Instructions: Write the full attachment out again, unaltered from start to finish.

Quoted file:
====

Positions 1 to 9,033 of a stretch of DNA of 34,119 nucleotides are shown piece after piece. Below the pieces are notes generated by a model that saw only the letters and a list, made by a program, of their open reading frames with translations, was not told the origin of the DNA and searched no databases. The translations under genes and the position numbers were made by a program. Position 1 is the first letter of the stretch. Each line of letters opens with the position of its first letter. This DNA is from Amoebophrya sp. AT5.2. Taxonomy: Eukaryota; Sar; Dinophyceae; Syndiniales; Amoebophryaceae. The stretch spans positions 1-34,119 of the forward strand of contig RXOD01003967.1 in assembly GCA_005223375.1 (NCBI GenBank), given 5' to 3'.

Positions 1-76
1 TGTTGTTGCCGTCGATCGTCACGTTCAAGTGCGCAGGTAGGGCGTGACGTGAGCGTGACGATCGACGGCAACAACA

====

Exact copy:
Positions 1 to 9,033 of a stretch of DNA of 34,119 nucleotides are shown piece after piece. Below the pieces are notes generated by a model that saw only the letters and a list, made by a program, of their open reading frames with translations, was not told the origin of the DNA and searched no databases. The translations under genes and the position numbers were made by a program. Position 1 is the first letter of the stretch. Each line of letters opens with the position of its first letter. This DNA is from Amoebophrya sp. AT5.2. Taxonomy: Eukaryota; Sar; Dinophyceae; Syndiniales; Amoebophryaceae. The stretch spans positions 1-34,119 of the forward strand of contig RXOD01003967.1 in assembly GCA_005223375.1 (NCBI GenBank), given 5' to 3'.

Positions 1-76
1 TGTTGTTGCCGTCGATCGTCACGTTCAAGTGCGCAGGTAGGGCGTGACGTGAGCGTGACGATCGACGGCAACAACA